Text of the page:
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Hunter v. Kallis

United States District Court, C.D. Illinois, Peoria Division

October 16, 2019

RONALD HUNTER, Petitioner,
v.
STEVE KALLIS, Respondent.

          MEMORANDUM OPINION AND ORDER

          Michael M. Mihm United States District Judge.

         Presently before the Court is Petitioner's Motion for Reconsideration. (D. 12[1]). For the reasons stated herein, the Motion is DENIED, and the case remains CLOSED.

         PROCEDURAL HISTORY

         On August 30, 2018, Petitioner Ronald Hunter filed a petition for writ of habeas corpus under 28 U.S.C. § 2241, arguing that the retroactive application of Rosemond v. United States, 572 U.S. 65 (2014), exonerated him of his convictions. (D. 1, pp. 14, 16). On July 31, 2019, this Court denied his petition and dismissed his claim, as he failed to satisfy the procedural requirements to consider the merits of his petition. (D. 10). Judgment was entered on August 2, 2019. (D. 11). On August 30, 2019, Petitioner filed a Motion for Reconsideration under Federal Rule of Civil Procedure 59(e). (D. 12). This Order follows.

         LEGAL STANDARD

         A motion to alter or amend a judgment must be filed no later than twenty-eight days after judgment is entered. Fed.R.Civ.P. 59(e). A timely motion under Rule 59(e) is effectively a motion for reconsideration. Motions under Rule 59(e) are granted in rare circumstances to correct manifest errors of law or fact, to present new evidence, or where there has been an intervening and substantial change in the controlling law. Divane v. Krull Elec. Co., Inc., 194 F.3d 845, 848 (7th Cir. 1999). A party moving for reconsideration bears a heavy burden of establishing the court should reverse its prior judgment. Caisse Nationale de Credit Agricole v. CBI Indus., Inc., 90 F.3d 1264, 1270 (7th Cir. 1996). “A ‘manifest error' is not demonstrated by the disappointment of the losing party. It is the ‘wholesale disregard, misapplication, or failure to recognize controlling precedent.'” Oto v. Metro. Life Ins. Co., 224 F.3d 601, 606 (7th Cir. 2000) (quoting Sedrak v. Callahan, 987 F.Supp. 1063, 1069 (N.D. Ill. 1997)). In a motion to reconsider, it is not appropriate to argue matters that could have been raised in prior motions or to rehash previously rejected arguments. Caisse Nationale, 90 F.3d at 1270.

         ANALYSIS

         In his Motion for Reconsideration, Petitioner argues (1) the Court's ruling is misplaced in light of United States v. Moore, 936 F.2d 1508 (7th Cir. 1991) and United States v. Salazar, 983 F.2d 778 (7th Cir. 1991); (2) Rosemond v. United States, 572 U.S. 65 (2014), applies to his case because, according to Petitioner, his aiding and abetting conviction under 18 U.S.C. § 2 was combined with the 18 U.S.C. § 924(c) firearm charge in Count 5 of his indictment; and (3) the jury relied on confusing jury instructions. Petitioner does not introduce any new evidence in his Motion, so the Court limits its review to correcting any manifest errors of law or fact.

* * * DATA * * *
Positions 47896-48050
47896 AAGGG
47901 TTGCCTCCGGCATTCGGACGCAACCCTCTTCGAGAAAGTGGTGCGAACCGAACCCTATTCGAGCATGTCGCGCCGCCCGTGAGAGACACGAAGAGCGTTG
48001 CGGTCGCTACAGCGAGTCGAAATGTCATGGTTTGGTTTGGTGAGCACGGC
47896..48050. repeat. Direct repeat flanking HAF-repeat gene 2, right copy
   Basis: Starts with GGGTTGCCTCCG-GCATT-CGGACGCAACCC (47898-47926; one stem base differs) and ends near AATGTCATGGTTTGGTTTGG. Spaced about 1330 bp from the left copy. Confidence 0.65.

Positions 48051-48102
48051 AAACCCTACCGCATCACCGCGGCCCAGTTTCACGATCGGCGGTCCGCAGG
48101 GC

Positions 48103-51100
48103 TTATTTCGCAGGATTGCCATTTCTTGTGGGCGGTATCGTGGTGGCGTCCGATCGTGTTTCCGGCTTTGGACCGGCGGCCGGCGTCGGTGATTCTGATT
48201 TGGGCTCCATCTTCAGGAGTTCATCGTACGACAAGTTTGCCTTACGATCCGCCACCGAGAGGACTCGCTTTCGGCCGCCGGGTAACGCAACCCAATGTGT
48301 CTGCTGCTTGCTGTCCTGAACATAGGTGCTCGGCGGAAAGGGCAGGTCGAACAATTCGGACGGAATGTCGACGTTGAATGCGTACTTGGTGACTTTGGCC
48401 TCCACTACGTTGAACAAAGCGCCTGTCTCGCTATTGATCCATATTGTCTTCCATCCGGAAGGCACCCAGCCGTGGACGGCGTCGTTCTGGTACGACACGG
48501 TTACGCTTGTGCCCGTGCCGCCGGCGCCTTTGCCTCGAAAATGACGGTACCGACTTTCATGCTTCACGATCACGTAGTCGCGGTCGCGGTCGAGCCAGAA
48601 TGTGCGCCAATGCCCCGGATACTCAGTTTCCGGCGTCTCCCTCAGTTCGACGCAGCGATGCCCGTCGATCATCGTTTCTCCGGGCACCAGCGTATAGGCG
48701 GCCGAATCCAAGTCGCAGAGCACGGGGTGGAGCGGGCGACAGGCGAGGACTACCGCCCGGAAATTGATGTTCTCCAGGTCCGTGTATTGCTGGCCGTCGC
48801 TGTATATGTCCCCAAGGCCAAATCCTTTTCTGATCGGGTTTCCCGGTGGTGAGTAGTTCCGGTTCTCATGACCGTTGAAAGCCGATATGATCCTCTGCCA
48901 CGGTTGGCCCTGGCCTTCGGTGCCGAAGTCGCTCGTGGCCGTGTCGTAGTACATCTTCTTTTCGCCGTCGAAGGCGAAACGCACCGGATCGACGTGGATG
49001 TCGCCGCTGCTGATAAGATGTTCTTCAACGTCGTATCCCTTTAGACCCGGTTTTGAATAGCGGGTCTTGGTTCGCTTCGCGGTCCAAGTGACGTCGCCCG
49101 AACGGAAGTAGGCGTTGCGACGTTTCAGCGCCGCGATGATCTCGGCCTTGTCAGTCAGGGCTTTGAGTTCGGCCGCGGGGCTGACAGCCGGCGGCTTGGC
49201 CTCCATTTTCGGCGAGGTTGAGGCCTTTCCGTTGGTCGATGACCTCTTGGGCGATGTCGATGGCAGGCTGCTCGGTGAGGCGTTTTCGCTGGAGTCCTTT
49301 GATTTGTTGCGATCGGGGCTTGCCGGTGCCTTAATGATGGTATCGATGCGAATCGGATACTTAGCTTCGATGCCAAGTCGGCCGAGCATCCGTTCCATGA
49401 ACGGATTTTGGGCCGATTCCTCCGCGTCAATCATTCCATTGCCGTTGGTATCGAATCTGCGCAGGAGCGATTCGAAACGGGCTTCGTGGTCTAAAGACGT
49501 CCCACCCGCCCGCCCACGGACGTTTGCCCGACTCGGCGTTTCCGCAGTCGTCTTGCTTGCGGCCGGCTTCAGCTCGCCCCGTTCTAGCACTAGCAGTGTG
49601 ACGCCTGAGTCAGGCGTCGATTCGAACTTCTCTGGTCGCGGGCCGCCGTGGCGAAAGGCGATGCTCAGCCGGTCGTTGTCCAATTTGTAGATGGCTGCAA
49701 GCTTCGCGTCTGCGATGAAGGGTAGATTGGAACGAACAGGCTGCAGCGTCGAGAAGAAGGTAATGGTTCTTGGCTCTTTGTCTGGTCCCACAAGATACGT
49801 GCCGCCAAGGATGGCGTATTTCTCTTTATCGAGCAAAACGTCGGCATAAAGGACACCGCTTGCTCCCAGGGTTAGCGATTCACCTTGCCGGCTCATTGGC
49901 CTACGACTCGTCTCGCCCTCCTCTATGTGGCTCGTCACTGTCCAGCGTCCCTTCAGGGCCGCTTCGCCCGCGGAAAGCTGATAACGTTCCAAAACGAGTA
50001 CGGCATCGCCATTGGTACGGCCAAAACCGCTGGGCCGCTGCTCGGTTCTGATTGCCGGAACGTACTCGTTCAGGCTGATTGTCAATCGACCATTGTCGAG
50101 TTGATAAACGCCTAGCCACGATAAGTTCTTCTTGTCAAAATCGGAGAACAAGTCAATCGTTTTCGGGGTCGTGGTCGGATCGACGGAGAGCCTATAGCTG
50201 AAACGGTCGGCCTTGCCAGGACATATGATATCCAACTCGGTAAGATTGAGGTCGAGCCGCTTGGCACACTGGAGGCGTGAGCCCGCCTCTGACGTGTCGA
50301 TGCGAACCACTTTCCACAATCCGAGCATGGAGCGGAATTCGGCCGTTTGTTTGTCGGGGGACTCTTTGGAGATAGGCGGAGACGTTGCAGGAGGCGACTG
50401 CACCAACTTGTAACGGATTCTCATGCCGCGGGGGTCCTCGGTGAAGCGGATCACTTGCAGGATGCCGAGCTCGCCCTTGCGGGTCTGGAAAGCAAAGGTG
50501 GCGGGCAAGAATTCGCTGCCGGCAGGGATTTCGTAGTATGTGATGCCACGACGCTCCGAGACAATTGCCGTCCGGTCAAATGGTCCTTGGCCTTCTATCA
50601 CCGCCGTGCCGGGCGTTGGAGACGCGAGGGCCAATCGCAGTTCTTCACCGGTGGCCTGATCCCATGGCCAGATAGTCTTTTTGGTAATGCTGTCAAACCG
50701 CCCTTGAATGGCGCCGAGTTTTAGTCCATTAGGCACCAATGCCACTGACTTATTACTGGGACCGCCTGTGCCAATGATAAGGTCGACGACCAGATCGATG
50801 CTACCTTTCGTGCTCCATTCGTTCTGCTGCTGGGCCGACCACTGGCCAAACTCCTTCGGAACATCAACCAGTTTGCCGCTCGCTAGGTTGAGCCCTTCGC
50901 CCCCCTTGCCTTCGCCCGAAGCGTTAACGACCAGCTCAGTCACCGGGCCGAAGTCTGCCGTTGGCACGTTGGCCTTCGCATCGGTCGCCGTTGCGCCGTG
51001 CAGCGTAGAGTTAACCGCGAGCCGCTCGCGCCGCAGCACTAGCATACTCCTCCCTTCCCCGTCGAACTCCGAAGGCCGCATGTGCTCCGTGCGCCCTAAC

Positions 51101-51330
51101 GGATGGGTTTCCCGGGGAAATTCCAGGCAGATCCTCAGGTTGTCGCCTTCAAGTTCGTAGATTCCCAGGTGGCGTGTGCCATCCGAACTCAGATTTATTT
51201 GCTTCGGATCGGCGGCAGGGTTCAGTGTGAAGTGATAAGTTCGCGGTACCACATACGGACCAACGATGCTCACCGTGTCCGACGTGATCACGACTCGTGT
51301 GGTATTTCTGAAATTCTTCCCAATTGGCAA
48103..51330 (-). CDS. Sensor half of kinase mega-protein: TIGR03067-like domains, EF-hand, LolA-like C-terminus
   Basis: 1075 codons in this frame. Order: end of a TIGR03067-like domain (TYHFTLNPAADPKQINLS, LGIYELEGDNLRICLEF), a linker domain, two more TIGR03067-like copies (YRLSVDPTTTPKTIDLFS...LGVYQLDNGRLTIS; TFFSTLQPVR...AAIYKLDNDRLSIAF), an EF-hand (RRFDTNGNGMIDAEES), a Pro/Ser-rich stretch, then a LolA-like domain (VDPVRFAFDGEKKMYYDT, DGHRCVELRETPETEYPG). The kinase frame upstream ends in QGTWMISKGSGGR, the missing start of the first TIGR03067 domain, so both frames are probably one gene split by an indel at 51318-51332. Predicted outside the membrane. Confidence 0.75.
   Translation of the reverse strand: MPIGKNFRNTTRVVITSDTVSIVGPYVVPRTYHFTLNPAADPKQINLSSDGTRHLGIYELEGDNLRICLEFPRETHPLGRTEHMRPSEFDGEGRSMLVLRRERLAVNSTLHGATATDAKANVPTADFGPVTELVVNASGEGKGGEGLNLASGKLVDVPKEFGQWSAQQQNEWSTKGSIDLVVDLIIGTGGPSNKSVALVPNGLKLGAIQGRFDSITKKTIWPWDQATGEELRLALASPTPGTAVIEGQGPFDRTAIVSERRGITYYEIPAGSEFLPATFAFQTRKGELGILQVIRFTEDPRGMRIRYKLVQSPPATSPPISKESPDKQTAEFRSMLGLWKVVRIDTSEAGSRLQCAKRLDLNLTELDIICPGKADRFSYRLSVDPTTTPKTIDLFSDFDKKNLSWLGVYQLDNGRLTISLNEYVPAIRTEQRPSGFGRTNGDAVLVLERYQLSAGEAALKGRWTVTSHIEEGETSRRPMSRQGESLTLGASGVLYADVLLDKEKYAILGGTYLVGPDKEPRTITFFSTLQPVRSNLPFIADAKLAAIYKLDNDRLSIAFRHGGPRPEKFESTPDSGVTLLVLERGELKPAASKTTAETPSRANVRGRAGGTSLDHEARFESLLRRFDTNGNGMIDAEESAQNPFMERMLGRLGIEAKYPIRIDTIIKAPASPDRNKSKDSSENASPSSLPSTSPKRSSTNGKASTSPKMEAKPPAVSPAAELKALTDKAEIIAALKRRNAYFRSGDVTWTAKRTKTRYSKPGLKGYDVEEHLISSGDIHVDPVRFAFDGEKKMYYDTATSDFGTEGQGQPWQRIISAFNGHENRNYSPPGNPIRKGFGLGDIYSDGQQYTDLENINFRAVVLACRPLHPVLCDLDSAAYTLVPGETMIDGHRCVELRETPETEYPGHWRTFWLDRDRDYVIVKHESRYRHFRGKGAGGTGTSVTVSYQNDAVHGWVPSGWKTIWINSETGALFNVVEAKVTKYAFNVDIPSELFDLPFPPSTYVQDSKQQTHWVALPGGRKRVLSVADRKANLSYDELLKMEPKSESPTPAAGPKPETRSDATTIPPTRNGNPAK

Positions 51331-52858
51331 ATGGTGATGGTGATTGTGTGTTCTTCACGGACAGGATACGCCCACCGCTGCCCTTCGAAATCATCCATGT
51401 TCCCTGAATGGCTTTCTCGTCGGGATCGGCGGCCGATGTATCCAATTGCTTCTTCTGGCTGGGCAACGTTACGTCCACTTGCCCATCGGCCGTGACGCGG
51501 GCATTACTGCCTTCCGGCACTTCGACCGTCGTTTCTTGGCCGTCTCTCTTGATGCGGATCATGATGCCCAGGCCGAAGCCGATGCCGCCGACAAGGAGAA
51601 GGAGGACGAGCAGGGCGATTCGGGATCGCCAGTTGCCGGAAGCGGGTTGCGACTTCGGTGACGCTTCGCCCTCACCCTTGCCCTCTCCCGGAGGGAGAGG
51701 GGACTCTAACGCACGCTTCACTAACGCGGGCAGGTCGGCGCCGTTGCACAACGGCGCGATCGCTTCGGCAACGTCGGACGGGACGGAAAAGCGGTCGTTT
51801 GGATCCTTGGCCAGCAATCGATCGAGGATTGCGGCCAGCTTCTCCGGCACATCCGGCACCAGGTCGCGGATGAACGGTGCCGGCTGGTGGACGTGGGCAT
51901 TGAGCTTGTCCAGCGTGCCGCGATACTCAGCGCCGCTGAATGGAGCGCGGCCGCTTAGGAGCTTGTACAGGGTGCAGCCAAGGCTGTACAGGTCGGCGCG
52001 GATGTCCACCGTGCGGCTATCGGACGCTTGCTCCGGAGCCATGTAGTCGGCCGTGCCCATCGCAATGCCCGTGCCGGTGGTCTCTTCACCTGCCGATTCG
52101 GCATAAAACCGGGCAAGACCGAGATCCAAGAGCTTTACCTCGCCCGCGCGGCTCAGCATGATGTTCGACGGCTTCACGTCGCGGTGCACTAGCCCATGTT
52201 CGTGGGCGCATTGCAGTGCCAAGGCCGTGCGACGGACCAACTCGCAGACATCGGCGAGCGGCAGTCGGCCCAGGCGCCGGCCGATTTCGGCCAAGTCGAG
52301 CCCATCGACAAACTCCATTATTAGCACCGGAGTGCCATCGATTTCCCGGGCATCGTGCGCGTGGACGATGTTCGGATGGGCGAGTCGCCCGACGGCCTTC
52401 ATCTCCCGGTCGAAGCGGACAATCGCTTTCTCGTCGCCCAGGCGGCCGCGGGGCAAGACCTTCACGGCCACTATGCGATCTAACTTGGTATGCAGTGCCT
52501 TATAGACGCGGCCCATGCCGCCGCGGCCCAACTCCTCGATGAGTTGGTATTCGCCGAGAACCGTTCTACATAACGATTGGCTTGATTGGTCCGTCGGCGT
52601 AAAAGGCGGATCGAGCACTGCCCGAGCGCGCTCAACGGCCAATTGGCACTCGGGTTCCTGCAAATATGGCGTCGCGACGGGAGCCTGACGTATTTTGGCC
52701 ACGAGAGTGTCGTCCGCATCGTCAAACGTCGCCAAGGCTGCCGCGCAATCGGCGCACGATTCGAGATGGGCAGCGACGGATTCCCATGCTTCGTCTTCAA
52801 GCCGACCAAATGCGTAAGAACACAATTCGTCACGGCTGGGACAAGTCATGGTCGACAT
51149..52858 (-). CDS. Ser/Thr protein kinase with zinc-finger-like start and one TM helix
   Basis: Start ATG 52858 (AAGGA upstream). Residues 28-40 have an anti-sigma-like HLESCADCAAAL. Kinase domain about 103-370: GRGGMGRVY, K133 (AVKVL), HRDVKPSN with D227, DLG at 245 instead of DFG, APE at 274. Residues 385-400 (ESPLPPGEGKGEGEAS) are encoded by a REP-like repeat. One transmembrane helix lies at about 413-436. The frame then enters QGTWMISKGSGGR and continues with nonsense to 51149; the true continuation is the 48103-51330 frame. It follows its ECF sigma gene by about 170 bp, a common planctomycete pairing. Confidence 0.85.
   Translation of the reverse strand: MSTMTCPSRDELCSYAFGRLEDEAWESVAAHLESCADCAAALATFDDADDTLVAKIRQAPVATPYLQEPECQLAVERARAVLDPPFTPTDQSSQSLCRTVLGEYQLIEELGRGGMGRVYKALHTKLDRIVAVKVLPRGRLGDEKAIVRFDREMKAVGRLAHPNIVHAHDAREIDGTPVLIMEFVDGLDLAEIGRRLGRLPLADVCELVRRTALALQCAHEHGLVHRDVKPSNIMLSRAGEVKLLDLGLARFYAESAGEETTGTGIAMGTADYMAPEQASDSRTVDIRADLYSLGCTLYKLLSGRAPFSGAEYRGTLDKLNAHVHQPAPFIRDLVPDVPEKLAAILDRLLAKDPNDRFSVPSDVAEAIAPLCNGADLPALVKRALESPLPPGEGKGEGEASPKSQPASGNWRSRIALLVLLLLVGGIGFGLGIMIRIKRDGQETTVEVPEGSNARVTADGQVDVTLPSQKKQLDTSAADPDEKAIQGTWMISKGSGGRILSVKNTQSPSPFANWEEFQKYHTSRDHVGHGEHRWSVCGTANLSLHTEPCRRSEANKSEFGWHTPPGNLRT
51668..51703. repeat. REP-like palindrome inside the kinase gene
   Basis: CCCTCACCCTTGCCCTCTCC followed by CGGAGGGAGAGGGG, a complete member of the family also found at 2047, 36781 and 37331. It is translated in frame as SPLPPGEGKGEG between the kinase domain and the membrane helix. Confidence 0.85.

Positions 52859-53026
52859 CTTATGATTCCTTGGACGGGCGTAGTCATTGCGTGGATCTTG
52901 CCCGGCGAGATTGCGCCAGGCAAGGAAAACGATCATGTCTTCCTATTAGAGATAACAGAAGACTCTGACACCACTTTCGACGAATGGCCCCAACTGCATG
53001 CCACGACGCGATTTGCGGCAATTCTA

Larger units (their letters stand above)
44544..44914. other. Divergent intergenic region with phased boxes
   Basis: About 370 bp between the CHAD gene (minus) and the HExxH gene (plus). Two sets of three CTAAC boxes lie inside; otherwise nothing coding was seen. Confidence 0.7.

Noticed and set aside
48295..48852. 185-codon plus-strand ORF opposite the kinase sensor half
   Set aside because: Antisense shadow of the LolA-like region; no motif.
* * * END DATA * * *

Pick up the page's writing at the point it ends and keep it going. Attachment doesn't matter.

First, Petitioner argues this Court should reconsider its decision based on Moore and Salazar, which were both issued in 1991. Motions under Rule 59(e) do not allow a party to advance arguments that could and should have been presented to the district court prior to judgment. Bordelon v. Chi. Sch. Reform Bd. of Trustees, 233 F.3d 524, 529 (7th Cir. 2000). Because Petitioner had the opportunity to present these cases in his petition or reply and failed to do so, his arguments based on Moore and Salazar cannot be advanced now. Therefore, Petitioner's first ground for reconsideration is DENIED.

         Next, Petitioner asserts that the Supreme Court's holding in Rosemond applies to his case because his aiding and abetting conviction under 18 U.S.C. § 2 was combined with the 18 U.S.C. § 924(c) firearm charge in Count 5 of his indictment. (D. 12, p. 2). Petitioner made the same argument in his petition. In its previous Order, this Court reiterated that his aiding and abetting conviction under 18 U.S.C. § 2 was combined with the intentional killing charge under 21 U.S.C. § 848(e)(1)(A) in Count 4 of the indictment.[2] It was not combined with the § 924(c) firearms charge outlined in Count 5 as Petitioner claims. Therefore, the clarification Rosemond provided between 18 U.S.C. § 924(c) and 18 U.S.C. § 2 does not apply. Petitioner's second ground for reconsideration is also DENIED.

         Lastly, Petitioner contends that his convictions cannot stand because the jury relied on confusing jury instructions that improperly reduced the Government's burden of proof. (D. 12, p. 3). According to Petitioner, there was no evidence that he ever used or carried a firearm during and in relation to a drug trafficking crime in violation of § 924(c). Petitioner made the same argument in his petition. (ECF No. 1, p. 17). It is inappropriate for Petitioner to use a Rule 59(e) motion to “rehash” old arguments. See Caisse Nationale, 90 F.3d at 1270. Petitioner's third ground for reconsideration is DENIED.

         Petitioner fails to present the Court with any viable claims of manifest error of law or fact. His Motion amounts to nothing more than repeating his previously rejected arguments and presenting caselaw that has been available for nearly thirty years. As a result, his Motion is DENIED in its entirety.

         CONCLUSION

         For the reasons stated above, Petitioner's Motion for Reconsideration [12] is ...


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